• Control units usually have their own laboratory tests, which we will not delve into, in order to ultimately carry out tests of the complete vehicle on track and full crash.

Vehicle Component Integrated Airbag Deployment Tests
The component-integrated airbag deployment tests are ruled by general international regulations (in Europe, the Crash Standard - UNECE, and in the USA, the FMVVS-208) and the requirements of the component and complete vehicle manufacturer.

The tests take place in conditioned rooms within the different laboratories where the Airbag Deployment System (ADS) generates an electrical signal that simulates the control unit deployment trigger.

The signal consists of a set of individualized electrical pulses with configurable amplitude and period. Although the values are highly dependent on the model, in general, these are square pulses of approximately 1,75A and 2ms.

The ADS is as in charge of the generation of the trigger pulse as of the acquisition at high frequency of voltage and intensity measured in the ignitor squib terminals.

To verify start and end conditions of the airbag under test, the ADS measures the resistance at ignitor squib terminals before and after the test, aborting the test if the conditions are not appropriate.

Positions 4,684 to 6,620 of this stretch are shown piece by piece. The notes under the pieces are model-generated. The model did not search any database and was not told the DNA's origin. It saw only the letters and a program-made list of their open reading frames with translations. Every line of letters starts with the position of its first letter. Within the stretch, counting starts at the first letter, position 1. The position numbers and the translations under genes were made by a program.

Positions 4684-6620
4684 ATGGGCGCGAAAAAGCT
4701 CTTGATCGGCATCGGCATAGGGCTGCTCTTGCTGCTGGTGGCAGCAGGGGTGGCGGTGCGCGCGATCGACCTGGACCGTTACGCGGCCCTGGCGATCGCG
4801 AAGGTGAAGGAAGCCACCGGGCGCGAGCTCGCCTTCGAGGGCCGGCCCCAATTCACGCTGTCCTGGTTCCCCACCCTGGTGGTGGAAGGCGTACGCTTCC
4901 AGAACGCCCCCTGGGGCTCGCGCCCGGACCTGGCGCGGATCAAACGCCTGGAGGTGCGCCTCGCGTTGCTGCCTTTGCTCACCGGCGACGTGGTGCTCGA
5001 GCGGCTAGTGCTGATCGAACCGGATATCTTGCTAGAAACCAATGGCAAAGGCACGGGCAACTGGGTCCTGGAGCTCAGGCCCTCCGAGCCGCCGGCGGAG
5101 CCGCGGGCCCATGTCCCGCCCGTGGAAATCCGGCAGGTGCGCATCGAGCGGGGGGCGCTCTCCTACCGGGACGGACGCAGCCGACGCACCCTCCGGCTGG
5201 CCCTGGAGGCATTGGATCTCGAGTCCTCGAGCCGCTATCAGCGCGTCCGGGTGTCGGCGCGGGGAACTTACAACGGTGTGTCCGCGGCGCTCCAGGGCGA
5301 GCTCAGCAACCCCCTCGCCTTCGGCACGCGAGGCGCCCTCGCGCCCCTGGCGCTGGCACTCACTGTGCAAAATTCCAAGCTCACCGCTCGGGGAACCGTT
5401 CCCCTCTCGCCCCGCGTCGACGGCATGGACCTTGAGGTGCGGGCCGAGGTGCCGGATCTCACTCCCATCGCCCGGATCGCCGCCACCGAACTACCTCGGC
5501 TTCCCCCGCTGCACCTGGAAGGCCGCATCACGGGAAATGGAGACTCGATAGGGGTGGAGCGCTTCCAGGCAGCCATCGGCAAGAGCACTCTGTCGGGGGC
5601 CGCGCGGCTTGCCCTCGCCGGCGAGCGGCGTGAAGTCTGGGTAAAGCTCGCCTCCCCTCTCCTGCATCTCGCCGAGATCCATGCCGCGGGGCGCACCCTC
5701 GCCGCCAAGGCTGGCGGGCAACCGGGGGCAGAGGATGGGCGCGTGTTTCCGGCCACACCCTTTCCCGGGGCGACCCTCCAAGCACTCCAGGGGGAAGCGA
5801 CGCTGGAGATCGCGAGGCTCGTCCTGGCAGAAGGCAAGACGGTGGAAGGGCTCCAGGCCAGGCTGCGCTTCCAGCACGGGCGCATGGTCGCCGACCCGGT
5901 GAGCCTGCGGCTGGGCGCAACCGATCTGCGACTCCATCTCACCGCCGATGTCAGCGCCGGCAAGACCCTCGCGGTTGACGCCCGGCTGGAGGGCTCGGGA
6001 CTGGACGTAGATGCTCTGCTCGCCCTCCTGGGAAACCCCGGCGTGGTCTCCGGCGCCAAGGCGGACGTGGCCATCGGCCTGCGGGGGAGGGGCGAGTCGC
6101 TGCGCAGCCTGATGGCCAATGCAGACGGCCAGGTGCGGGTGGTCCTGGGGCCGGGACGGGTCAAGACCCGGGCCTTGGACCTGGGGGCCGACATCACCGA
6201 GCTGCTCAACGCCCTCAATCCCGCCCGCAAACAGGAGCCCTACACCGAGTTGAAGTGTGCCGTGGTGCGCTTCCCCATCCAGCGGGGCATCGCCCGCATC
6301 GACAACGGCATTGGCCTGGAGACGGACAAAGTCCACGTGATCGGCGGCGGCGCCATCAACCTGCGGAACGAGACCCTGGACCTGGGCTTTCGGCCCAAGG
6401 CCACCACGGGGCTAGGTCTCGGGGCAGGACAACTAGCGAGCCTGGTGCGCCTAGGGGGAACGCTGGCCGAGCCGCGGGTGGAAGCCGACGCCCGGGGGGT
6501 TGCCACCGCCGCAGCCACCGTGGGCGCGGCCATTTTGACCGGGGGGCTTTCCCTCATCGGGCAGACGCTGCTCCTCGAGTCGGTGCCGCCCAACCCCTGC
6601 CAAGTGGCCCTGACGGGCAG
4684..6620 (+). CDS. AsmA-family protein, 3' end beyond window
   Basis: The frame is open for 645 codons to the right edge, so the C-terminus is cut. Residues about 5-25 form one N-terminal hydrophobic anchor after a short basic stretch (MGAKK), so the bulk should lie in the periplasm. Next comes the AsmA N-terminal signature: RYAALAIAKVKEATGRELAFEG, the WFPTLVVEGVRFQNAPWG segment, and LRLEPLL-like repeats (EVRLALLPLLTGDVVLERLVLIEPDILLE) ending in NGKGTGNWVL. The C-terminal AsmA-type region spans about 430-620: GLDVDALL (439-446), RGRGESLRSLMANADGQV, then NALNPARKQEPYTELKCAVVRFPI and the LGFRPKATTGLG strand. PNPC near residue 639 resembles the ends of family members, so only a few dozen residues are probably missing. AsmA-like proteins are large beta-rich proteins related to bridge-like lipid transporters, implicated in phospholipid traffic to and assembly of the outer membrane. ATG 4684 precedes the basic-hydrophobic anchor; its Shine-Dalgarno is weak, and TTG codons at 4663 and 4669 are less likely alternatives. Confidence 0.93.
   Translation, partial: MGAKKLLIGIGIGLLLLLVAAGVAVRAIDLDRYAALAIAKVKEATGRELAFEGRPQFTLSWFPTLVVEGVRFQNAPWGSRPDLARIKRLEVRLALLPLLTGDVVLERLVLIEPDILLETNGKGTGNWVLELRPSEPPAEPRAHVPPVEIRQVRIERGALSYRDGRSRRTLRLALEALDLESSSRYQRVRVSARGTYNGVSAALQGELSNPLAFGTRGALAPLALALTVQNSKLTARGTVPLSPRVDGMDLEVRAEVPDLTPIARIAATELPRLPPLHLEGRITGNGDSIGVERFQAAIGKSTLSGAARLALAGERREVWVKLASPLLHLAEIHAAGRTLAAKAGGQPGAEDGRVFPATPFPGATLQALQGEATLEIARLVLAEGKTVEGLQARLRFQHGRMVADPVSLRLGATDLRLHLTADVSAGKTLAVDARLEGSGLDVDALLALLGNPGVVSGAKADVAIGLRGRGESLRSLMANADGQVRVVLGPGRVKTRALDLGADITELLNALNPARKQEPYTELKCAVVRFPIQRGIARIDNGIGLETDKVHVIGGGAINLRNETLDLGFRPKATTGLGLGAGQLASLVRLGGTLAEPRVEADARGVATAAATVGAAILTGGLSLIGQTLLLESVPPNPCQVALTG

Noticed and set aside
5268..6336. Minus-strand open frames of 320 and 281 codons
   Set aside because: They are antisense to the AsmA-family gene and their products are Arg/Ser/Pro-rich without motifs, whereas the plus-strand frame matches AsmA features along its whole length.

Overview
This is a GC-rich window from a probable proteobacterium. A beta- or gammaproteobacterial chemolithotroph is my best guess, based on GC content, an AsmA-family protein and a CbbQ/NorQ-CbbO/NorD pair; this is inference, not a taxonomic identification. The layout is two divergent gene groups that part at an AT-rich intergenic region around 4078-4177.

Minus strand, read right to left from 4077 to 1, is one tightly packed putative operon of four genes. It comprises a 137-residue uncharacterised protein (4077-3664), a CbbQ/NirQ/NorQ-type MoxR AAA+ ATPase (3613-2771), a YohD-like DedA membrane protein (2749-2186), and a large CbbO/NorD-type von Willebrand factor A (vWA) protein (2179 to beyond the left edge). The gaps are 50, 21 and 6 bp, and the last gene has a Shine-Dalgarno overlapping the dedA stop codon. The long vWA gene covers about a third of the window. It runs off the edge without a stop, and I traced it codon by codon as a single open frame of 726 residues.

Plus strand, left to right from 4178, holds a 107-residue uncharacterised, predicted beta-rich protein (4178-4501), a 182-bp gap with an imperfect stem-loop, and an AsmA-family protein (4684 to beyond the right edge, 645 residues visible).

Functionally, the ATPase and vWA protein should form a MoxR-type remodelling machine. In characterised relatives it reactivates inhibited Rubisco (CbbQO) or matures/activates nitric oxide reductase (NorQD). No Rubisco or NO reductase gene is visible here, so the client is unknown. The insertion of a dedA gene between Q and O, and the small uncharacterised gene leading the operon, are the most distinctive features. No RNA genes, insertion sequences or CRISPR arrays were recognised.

Regarding the room conditioning, we must not forget that the ignition of an airbag is a small detonation in which small particles are also generated, which although they are not harmful if inhaled occasionally (as expected in an accident), can cause health problems under continuous contact such as that which could occur in the testing laboratory.For this reason, it is essential that the rooms have appropriate acoustic insulation, extraction system and access control.

Different regulations usually require that tests -in addition to room temperature- be carried out at high and low temperatures (the ranges depend on the manufacturer, but 80ºC, 20ºC and -10ºC can be taken as reference values).Therefore, it is necessary for the room to be air-conditioned and to have a specific element for air-conditioning the airbags, such as climatic chambers.

Finally, we must consider that to verify both temporally and dimensionally the deployment of the bag, it is necessary to film the sequence at high speed. The deployment of an airbag occurs in less than 30ms.Therefore, the deployment room must have an appropriate recording and lighting system.

Our ADS is a highly customizable modular and versatile system that allows from, in its simplest version, the performance of individual CoP tests of the igniter, gas generator or bag as a whole, to the tests described here with room management, reaching more complex development tests with the possibility of acquisition and signal treatment of other specific parameters, analysis and presentation of results on demand.

Checking an airbag may seem like a comprehensive set of tests but every single detail is important to be safer behind the wheel